I was deeply unpopular with some in Twitter for making this comment yesterday:
Why can Boris Johnson go to his second home when no one else who has one can? Are we really all in this together?
— Richard Murphy (@RichardJMurphy) April 12, 2020
I made the comment for three good reasons though.
The first was concern for the Prime Minister. Tim Brooke-Taylor sadly died yesterday. His friends thought he was recovering from Covid-19. He clearly wasn’t. The relapse must have been quick in that case (as doctors keep saying is possible with this virus), and it was literally deadly. There is similar risk, surely, for Johnson? Shouldn’t he be at No. 11 then, where he lives, because then he is within minutes of St. Thomas’ Hospital? Doesn't that make complete sense, when Chequers doesn't?
Second, No.11 (not 10) is his main residence. And the rules on the lockdown are quite clear. A person is meant to be in and to stay at their main residence. Second-home use is not permitted. And let’s not pretend he cannot stay in the No.11 flat: people all over the country face the same constraint. Why are there separate rules for Johnson?
Third. let's remember that the former Chief Medical Officer in Scotland was forced to resign over going to a second home and that Communities Secretary Robert Jenrick is in virtual political quarantine for breaking the rule. But now Johnson is going to a second home.
Third, in that case this makes no political sense. Johnson wants to play the hero. His video message makes that clear. But he can’t be a hero playing by different rules to everyone else, and by breaking the very guidelines he established. As it is his government is on borrowed time. PPE failures, the falsification of deaths figures, the past lack of support for the NHS, the failure to prepare for a pandemic that is now widely understood, and the sheer hypocrisy of thanking immigrant nurses whose lives Johnson wants to make much harder in future with barriers to entry and extra charges to use the NHS they actually work for will all come back to haunt him. As will business failures, unnecessary job losses and sheer hunger. Playing by separate rules on isolation will only exacerbate that. In the politics of this era going to Chequers will be seen to be a big mistake in the end. The sense that there’s one rule for the rulers (as the testing of one of Gove’s family also proved this week) and another for the rest of us will not, eventually, go down well. His political antennae have failed him here.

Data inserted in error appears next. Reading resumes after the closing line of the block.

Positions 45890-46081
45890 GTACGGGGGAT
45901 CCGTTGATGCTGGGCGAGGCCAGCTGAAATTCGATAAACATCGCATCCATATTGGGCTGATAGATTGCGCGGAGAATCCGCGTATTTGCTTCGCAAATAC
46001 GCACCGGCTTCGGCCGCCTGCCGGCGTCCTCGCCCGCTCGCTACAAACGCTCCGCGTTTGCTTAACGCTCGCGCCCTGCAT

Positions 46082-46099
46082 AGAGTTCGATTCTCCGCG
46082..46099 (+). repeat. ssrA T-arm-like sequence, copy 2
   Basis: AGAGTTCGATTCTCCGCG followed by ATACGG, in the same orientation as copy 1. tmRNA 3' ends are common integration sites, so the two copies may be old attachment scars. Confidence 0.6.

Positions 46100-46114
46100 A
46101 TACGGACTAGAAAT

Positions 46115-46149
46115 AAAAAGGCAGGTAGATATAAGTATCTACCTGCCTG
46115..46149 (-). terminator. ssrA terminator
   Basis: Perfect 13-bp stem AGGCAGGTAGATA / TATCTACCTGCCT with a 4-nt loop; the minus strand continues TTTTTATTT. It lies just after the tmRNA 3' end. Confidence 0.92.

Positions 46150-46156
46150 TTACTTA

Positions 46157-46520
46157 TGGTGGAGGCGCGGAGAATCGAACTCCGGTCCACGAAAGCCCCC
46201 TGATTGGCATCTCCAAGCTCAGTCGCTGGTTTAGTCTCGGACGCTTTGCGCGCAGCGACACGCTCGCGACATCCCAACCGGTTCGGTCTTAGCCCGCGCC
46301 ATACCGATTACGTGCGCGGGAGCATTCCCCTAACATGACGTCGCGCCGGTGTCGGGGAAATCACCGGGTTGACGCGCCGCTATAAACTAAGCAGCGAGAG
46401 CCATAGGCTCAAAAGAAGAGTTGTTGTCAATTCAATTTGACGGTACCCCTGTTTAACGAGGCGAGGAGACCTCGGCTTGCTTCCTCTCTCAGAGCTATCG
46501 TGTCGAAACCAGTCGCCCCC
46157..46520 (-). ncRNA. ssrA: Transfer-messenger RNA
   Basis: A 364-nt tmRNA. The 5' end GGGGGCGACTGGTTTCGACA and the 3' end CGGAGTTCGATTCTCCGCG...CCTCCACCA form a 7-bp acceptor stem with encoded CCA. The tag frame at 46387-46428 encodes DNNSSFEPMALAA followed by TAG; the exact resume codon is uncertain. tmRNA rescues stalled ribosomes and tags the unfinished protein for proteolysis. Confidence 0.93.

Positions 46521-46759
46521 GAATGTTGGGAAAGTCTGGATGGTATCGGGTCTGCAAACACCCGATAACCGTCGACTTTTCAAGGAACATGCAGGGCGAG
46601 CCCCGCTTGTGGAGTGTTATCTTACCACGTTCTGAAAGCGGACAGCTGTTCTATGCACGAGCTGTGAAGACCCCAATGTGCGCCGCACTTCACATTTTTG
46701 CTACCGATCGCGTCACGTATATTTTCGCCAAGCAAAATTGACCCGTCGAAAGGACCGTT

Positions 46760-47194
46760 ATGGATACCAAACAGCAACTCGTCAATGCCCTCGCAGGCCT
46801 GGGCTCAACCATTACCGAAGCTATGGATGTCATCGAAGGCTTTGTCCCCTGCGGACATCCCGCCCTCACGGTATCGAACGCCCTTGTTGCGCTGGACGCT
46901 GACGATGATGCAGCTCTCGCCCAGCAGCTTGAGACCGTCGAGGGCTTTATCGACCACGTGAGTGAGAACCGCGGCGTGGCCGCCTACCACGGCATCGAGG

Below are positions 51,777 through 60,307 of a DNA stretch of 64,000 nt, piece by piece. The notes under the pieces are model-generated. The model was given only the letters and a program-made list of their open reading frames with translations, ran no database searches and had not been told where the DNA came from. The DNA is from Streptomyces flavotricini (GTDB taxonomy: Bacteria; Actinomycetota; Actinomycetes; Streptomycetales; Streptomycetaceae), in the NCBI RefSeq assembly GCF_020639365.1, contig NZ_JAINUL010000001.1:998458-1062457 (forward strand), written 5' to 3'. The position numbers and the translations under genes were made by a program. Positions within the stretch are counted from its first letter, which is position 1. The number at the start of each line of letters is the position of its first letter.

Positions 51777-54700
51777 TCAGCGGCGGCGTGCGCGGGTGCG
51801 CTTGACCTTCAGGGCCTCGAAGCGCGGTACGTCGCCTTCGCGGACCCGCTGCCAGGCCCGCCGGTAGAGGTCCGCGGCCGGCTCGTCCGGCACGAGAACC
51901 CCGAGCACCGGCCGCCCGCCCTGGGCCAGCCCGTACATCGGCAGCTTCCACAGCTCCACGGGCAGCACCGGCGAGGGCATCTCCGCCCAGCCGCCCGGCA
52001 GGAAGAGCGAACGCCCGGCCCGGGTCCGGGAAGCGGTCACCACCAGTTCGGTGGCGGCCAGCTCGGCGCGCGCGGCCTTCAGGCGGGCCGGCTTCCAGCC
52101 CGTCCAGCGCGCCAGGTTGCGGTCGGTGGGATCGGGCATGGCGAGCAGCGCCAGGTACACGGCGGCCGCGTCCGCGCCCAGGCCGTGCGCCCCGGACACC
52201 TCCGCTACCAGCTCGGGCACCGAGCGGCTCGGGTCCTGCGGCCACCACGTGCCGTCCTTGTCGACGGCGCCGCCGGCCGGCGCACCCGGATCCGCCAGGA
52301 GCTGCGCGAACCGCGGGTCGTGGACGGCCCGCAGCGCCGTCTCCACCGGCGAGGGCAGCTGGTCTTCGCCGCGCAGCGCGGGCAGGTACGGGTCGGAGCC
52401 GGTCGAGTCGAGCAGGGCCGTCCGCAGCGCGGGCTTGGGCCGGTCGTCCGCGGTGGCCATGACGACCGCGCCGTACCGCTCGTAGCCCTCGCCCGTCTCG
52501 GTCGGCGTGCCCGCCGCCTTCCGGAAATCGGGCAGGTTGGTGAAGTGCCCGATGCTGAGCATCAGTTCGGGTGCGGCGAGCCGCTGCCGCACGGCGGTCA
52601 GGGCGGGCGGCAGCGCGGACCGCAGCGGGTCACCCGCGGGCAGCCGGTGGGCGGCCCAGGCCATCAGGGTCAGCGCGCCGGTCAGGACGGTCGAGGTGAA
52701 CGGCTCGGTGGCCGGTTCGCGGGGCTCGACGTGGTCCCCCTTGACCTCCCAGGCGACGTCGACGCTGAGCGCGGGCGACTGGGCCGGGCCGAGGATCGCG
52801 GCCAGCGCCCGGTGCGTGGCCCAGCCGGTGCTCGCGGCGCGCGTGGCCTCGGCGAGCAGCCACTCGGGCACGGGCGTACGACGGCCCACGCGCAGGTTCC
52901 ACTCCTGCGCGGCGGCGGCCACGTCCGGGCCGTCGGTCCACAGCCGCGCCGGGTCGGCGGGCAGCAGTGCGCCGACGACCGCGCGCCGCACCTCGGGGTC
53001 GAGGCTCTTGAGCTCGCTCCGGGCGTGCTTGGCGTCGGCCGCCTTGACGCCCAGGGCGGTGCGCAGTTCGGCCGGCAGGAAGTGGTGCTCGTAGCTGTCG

I’m more than happy to stand by comment in that case, even if Tim Montgomerie was stirring up sentiment against me and the few others willing to question this decision.
And most of all, I genuinely hope this folly does not put Johnson's health at risk. I fear it might. But apparently saying that requires that you be called out by right-wing Twitter. I will never understand their indifference, and their sheer sense of entitlement that makes them believe that the world is divided into the categories of rulers and those who obey. I will, however, be pleased to see it consigned to history.